intro to right angle weave

Intro to Right Angle Weave Video Tutorial

This right angle weave video tutorial is for those of you who are having a tough time with right angle weave (RAW).  It’s also a quick overview of the stitch, if it’s been awhile since you’ve done it.

This video tutorial is also for anyone who wants to see what RAW can do, because I show some jewelry I made with right angle weave that I think looks pretty neat.  :)   And the pieces show the versatility of the stitch.

Here’s the video, along with some more tips and info on the jewelry just below the video.

OK, so now you’ve seen the video, and you’re wondering about 1) any tips fro RAW and 2) the ebook tutorial.

I’ll start in reverse order; click here for the link to the right angle weave ebook tutorial.

Next, here are some tips for working right angle weave.  It’s really not a difficult stitch once that “ah-hah!” moment hits, but it is one of the more difficult beadweaving stitches for most people.

  • Start with size 8 seed beads that are not super-shiny; the reflection off the surface can make it tough to see which bead you’re working.  Matte beads are even better.
  • If you have some beeswax or micro-crystalline wax, put some on your thread; the stickiness will help hold your beads in place, especially since you are working with larger-holed beads.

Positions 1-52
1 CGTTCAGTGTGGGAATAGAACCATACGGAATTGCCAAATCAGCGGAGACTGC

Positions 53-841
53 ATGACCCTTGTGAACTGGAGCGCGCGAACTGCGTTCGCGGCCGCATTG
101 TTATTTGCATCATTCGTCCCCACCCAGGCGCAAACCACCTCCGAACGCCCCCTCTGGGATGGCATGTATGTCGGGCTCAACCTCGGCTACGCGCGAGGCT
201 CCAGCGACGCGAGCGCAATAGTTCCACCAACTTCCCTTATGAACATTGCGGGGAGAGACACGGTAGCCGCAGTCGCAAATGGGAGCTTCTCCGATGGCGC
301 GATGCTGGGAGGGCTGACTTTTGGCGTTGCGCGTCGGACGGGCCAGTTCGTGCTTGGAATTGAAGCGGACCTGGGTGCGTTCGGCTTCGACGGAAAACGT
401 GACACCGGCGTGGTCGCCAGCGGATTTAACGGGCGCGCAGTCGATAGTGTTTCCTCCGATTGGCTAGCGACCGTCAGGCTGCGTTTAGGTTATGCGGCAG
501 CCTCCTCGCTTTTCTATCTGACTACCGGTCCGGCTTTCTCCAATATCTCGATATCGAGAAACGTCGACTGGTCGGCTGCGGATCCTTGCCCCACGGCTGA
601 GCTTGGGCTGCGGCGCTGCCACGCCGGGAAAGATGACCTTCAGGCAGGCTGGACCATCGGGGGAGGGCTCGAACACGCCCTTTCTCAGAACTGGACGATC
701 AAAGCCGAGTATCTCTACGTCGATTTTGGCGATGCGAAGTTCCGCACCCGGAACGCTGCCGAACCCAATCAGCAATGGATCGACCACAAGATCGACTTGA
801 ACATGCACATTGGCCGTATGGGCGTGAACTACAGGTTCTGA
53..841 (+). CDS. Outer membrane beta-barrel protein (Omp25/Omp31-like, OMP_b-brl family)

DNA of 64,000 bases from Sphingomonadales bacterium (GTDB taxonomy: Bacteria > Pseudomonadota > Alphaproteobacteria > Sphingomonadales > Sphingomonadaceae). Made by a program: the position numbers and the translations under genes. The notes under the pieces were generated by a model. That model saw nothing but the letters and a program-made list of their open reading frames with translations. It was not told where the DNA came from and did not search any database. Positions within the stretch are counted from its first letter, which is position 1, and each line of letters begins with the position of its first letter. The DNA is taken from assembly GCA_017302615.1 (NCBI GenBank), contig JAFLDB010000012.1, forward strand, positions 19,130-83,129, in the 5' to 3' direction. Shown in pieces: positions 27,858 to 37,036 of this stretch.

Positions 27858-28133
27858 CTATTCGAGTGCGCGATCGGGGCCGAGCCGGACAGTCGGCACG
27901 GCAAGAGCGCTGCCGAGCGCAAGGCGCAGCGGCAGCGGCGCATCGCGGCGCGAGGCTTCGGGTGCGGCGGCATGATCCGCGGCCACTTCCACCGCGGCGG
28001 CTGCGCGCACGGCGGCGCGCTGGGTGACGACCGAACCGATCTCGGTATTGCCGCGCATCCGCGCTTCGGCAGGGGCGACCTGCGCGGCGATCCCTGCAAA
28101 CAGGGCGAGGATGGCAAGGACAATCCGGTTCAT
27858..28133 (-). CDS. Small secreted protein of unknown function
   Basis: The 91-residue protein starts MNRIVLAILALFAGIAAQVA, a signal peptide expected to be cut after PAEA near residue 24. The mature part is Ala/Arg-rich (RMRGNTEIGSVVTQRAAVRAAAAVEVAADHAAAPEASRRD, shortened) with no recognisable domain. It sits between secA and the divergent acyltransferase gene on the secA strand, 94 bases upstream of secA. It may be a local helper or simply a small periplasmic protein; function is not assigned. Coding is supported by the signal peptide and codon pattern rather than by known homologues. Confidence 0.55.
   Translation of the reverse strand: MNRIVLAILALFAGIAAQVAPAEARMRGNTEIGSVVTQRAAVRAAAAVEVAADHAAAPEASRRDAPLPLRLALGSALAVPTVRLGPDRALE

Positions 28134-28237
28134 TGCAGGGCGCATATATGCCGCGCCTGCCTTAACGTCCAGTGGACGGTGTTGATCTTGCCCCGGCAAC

• Pick beads that have an even shape, but not Delicas (which aren’t the best for learning RAW).  Toho seed beads are excellent to learn on.
  • If you’re having problems with size 8 seed beads, try round 3mm or 4mm beads.  Glass pearls or Czech druk beads are good, as they are large enough to see easily, but they have a smaller hole than the size 8s, so they stay in place a little better.
  • Keep your tension as even as possible — snug but not tight is best.
  • If you’re having trouble telling which beads are top and bottom, and which are the sides, alternate your colors.  In other words, instead of stringing on four turquoise beads, start with 1 turquoise, 1 white, 1 turquoise, 1 white.  Then keep alternating the colors, and it will be easier to tell the tops and bottoms from the sides.
  • Don’t get discouraged!  When I was learning, the straight line part was relatively easy, but the step up drove me crazy.  Finally one day I decided to sit at the table and not quit until I had mastered the step up.  I was there at the table like 2 hours.  Of course back then all that was available was written directions; I probably would have gotten it sooner if I had a video to watch.

So I hope this helps you to learn right angle weave.  It’s definitely worth adding to your beadweaving patterns because it really is versatile — not to mention fun!

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